The Money Trap

My parents raised me to understand that one must earn money, rather than just receive it. Every penny I owned was earned (other than birthday checks from friends/family). When I completed a chore, mom gave me the value of that task. Vacuuming was worth $1 per room, whereas cleaning the windows was a flat rate of $2. Since I also received money from birthdays and other holidays, mom would bring me to the bank on a regular basis. She always reminded me that while I could cash some of my checks, I should put some of it in savings for a “rainy day.”  Many parents view money in an unhealthy way, so kids end up being spoiled and without any understanding of earning or saving money. I was lucky to have parents who emphasized the importance of both on me.

The Money Trap

As an adult, I have a strict budget that I live by and I have automatic transfers setup to support my savings goals. Now that I am in the first phases of starting a business, my awareness of finances is heightened. How will I pay for the development? What is my business model for earning money from this idea? It all ties into the roots that my parents set in my understanding of money.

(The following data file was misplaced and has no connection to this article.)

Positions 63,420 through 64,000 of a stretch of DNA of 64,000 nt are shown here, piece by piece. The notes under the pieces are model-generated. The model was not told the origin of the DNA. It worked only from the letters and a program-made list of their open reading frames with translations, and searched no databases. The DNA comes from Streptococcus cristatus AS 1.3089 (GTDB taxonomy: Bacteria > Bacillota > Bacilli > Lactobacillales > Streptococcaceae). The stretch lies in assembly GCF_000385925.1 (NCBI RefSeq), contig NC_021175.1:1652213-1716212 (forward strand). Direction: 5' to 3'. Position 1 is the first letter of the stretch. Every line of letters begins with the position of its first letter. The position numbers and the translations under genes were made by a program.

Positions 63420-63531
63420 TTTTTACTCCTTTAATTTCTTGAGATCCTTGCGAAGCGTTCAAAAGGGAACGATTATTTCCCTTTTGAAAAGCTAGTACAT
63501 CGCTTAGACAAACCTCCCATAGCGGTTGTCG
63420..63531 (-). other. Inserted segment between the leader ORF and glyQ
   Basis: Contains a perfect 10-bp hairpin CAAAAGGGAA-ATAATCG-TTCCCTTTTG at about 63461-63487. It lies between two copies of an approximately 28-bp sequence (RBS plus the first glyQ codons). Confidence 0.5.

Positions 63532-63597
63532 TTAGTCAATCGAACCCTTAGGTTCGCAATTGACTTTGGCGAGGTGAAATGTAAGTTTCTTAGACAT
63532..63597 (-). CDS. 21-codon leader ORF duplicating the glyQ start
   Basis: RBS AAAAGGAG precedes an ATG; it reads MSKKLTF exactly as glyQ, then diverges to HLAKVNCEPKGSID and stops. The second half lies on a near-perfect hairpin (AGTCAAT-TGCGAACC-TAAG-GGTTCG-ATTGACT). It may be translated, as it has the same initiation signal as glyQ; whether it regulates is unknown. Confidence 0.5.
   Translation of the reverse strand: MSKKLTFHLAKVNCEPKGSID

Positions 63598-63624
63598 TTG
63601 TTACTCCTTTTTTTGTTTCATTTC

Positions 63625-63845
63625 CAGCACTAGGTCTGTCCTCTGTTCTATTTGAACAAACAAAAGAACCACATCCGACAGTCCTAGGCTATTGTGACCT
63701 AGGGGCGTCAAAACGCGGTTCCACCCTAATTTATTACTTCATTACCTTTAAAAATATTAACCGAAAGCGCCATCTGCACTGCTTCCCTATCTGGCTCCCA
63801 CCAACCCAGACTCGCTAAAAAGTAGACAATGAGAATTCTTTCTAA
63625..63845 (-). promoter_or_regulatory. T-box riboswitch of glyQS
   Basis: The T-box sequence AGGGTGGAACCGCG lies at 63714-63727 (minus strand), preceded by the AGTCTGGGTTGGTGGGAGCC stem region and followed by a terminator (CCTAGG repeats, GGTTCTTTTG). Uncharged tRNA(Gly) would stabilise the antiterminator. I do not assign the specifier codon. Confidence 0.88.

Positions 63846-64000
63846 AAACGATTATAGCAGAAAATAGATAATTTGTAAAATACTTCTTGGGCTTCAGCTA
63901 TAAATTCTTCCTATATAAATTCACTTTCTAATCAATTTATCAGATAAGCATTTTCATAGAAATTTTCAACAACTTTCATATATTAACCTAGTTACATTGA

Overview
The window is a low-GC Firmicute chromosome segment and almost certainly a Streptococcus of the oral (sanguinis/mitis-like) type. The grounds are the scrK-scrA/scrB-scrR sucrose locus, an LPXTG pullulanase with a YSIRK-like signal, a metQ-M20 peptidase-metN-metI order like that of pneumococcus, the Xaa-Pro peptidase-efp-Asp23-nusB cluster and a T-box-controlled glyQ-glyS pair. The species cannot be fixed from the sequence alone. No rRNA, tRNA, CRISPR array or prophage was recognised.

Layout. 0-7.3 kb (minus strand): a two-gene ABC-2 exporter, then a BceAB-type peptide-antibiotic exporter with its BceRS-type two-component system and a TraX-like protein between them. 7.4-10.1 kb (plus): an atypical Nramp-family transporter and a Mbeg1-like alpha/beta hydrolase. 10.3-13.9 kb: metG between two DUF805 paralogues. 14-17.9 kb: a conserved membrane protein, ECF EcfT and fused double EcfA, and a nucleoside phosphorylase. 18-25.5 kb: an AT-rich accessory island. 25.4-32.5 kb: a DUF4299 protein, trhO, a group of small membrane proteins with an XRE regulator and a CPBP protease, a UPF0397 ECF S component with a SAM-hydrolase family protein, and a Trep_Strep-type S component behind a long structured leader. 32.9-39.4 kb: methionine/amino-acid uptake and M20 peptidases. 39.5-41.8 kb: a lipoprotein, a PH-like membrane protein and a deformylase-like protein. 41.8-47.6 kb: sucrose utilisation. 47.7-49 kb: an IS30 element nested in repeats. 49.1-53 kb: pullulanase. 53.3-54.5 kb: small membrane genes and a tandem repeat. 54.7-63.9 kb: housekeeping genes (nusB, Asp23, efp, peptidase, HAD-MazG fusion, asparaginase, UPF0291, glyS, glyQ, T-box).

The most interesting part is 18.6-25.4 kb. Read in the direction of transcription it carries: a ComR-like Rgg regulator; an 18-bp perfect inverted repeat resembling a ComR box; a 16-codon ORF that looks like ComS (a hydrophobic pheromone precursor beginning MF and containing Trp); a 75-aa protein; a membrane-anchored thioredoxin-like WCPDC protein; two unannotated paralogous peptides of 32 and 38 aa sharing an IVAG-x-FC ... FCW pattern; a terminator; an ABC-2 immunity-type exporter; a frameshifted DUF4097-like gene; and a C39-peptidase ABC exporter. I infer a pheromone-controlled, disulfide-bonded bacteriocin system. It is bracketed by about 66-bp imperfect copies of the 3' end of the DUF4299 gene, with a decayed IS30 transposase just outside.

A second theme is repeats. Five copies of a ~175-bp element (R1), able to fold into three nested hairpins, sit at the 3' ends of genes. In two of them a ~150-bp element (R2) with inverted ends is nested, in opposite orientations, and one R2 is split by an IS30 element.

So many small businesses trying to launch do not have a strong financial education – no plan, budget, investments, or awareness of spending. savings goals. Women in particular fall into many of the money traps. While I never think twice about this normally, one of my business advisers has pointed out that understanding money is a major issue in the US. Financial freedom takes a work, awareness and support from others.


2 thoughts on “The Money Trap

  1. I agree with you when you state that financial education is a problem in the US. At the end of the day there is no set standard in place on how to teach high school or college students how to manage their money. Think about this college students land an job and out of no where they have money. Ok great right…… not really because with no financial education you are never truly in control of your future, it is always controlled by do i have money? can i get a loan? and so forth.

    Great article Keep it Up

    • Thanks Philip for your response. It would be smart if kids as young as 9 or 10 were learning to understand how money works. That’s what I want for my future children.

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